About the author: Carol Corbin received her PhD in Communication Studies from the University of Iowa in 1992. Iowa’s emphasis on the rhetorical tradition shaped her approach to textual analysis, and she continues to work in the areas of environmental communication, community development, and cultural studies in Nova Scotia. She currently analyzes the demise of the North Atlantic cod fishery and community interaction in response to massive layoffs in the fishery. Corbin is an Associate Professor of Communication at the University College of Cape Breton, Sydney, Nova Scotia, Canada.2004 0-7734-6444-1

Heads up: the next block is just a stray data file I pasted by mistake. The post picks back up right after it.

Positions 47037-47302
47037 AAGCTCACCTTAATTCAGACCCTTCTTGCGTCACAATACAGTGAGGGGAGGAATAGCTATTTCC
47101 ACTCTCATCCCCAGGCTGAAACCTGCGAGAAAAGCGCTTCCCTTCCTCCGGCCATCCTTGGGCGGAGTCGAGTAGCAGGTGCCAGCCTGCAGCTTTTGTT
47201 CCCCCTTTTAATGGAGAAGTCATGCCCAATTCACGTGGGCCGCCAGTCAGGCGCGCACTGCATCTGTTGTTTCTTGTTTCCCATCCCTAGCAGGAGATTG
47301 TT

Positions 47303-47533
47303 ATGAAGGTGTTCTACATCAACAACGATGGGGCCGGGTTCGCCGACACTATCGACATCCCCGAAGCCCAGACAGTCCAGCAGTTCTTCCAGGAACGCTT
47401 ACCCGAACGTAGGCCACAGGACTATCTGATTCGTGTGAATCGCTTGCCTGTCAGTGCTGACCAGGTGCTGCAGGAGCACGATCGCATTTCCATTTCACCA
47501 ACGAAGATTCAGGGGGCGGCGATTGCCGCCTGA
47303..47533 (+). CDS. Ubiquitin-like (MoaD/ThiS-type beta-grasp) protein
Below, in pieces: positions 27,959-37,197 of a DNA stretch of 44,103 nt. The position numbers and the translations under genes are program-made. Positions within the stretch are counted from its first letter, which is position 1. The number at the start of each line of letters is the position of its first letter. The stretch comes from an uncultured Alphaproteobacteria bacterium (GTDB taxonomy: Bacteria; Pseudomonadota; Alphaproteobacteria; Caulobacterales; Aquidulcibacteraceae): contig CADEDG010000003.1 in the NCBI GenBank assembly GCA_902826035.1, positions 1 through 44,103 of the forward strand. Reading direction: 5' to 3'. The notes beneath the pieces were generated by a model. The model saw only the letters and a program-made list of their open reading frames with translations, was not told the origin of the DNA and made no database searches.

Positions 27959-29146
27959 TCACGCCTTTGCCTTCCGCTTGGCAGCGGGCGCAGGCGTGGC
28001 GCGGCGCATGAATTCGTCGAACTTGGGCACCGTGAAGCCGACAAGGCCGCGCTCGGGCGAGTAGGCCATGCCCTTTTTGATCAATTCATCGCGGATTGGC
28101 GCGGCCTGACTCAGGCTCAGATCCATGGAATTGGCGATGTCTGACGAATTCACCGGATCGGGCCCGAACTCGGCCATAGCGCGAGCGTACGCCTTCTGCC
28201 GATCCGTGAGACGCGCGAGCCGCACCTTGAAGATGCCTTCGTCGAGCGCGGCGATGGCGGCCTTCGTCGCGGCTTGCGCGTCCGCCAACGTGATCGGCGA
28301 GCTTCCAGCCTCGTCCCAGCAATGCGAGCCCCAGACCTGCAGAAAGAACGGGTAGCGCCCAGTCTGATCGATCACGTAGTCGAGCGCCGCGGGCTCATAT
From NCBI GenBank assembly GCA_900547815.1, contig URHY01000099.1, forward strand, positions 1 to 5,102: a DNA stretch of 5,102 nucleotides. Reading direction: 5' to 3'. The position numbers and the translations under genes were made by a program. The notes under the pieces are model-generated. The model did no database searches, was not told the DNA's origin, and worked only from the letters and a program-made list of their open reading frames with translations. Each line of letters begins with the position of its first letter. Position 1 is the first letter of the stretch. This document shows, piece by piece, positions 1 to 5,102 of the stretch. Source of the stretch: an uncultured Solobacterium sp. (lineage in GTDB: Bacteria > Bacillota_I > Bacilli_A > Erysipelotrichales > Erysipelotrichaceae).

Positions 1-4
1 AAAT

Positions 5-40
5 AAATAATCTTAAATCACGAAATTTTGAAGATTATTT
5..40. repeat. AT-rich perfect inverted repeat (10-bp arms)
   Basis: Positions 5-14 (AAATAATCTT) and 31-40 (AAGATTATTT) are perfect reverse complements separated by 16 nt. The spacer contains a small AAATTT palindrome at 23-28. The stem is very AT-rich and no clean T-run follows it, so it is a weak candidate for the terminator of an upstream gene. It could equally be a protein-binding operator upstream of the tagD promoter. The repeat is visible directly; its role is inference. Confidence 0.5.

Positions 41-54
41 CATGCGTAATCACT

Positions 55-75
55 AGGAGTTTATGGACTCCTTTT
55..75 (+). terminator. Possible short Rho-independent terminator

Using a wide range of texts to analyze the cultural and historical ways that nature has been symbolized, Northwest Montana’s Environmental Debates uncovers deep-rooted assumptions about human relationships with nature. At the center of these debates is the issue of logging. Citizens of northwest Montana have been split over their beliefs and values particularly in arguments over logging old growth forests. Corbin suggests that there is no “truth” about how humans should live with nature; rather there are competing social constructions of the human/nature dialectic that underpin the clashes over logging.